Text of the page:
Functional programming for C# developers

Latest Jeremy Miller’s article in MSDN Magazine will be very helpful for C# developers who haven’t started yet exploring functional programming. What is good about this article is that it gives practical advices on how to inject some fairly small pieces of functional programming into existing C# code in order to make it better – for example by removing code duplicates.

What seems to be radical for many C# developers is how functional programming handles blocks of code with variables that are not resolved within those blocks – closures. A piece of code with variables defined somewhere else is traditionally viewed by programmers with background in procedural languages as an invalid construction that will cause a compiler error. But closures are fully supported now in C# (in form of anonymous delegates or lambda-expressions), and Jeremy’s article demonstrates advantages of using this technique to pass around code blocks as data.

I think however that the example with ConnectedSystemConsumer could be presented somewhat simpler, without focus on Interface Segregation Principle. Here’s how the original class looks before refactoring:

class ConnectedSystemConsumer
{
    private readonly IConnectedResource _resource;

    public ConnectedSystemConsumer(IConnectedResource resource)
    {
        _resource = resource;
    }

    public void ManipulateConnectedResource()
    {
        try
        {
            // First, you have to open a connection
            _resource.Open();
            // Now, manipulate the connected system
            _resource.Update(buildUpdateMessage());
        }
        finally
        {
            _resource.Close();
        }
    }

    // The rest of the class is skipped
}

The article then introduces two new interfaces and one class: IResourceInvocation, IResource and Resource, where IResourceInvocation contains the “interesting” part of IConnectedResource (methods FetchData and Update) and IResource defines and Resource implements a single method Invoke that takes care of all ceremony stuff. While this helps splitting the original ConnectedSystemConsumer class into smaller logical blocks, for developer doing his first experiments with functional programming it may leave false impression that adding additional classes are required (or at least expected) steps to take advantage of functional programming in C# code. But the same effect can be achieved without adding new interfaces or classes, just by extracting all ceremony code in a separate method:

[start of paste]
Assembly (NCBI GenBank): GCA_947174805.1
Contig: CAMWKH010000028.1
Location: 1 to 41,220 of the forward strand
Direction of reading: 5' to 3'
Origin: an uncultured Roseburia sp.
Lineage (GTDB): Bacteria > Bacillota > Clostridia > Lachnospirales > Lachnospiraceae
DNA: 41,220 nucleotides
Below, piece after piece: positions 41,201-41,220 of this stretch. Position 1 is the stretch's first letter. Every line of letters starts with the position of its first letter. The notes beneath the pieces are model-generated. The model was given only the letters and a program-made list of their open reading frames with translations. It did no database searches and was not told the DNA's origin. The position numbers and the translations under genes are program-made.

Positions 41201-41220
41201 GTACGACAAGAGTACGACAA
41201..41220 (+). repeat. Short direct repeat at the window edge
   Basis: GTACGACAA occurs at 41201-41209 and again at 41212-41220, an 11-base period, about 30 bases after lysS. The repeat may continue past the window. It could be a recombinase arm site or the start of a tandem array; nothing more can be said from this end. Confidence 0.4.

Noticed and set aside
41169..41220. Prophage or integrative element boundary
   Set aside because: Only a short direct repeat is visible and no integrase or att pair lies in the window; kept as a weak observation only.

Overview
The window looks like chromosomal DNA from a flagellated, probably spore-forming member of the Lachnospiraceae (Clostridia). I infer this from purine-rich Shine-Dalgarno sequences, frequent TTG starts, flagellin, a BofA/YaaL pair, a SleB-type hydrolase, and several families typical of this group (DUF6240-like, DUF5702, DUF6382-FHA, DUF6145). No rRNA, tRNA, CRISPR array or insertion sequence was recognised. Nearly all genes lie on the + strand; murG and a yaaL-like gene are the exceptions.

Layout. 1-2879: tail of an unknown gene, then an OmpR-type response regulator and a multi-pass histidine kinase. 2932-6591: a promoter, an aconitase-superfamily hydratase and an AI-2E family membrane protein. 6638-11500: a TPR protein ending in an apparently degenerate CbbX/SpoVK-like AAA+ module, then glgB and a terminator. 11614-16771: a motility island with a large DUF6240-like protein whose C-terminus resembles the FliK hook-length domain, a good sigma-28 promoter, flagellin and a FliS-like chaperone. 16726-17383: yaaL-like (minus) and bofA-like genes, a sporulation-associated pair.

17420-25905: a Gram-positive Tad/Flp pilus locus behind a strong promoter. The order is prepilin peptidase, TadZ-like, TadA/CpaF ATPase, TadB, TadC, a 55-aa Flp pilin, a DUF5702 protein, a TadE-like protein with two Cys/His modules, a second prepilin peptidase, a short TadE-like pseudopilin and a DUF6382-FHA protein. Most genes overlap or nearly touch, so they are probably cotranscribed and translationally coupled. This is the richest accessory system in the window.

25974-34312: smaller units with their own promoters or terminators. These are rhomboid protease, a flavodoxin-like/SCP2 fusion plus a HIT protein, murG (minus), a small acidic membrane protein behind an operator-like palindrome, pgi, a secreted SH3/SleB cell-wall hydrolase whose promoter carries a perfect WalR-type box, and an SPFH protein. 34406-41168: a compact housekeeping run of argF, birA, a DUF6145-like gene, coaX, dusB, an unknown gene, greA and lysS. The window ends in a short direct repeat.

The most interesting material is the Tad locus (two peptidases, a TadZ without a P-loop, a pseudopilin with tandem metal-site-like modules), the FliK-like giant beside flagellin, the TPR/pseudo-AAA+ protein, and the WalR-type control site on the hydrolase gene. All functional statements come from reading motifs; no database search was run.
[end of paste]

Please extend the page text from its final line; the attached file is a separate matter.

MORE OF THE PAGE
class ConnectedSystemConsumer
{
    private readonly IConnectedResource _resource;

    public ConnectedSystemConsumer(IConnectedResource resource)
    {
        _resource = resource;
    }

    public void ManipulateConnectedResource()
    {
        InvokeResource(x =>
        {
            x.Update(buildUpdateMessage());
        });
    }

    private void InvokeResource(Action<IConnectedResource> action)
    {
        try
        {
            // First, you have to open a connection
            _resource.Open();
            // Now, manipulate the connected system
            action(_resource);
        }
        finally
        {
            _resource.Close();
        }
    }

    // The rest of the class is skipped
}

As you can see, ManipulateConnectedResource no longer contains ceremonial code that opens and closes resource and handles exceptions. This code is now moved to InvokeResource method that takes as an argument a block or a closure defined in ManipulateConnectedResource or any other method that requires the same ceremony.

After reading Jeremy Miller’s article I browsed some of my old code and found several classes that can be simplified using the same approach. Perhaps at first they will not look simpler – functional programming style adoption requires some time. But they will become more compact, with less or without code repetition, and this alone is worth it.

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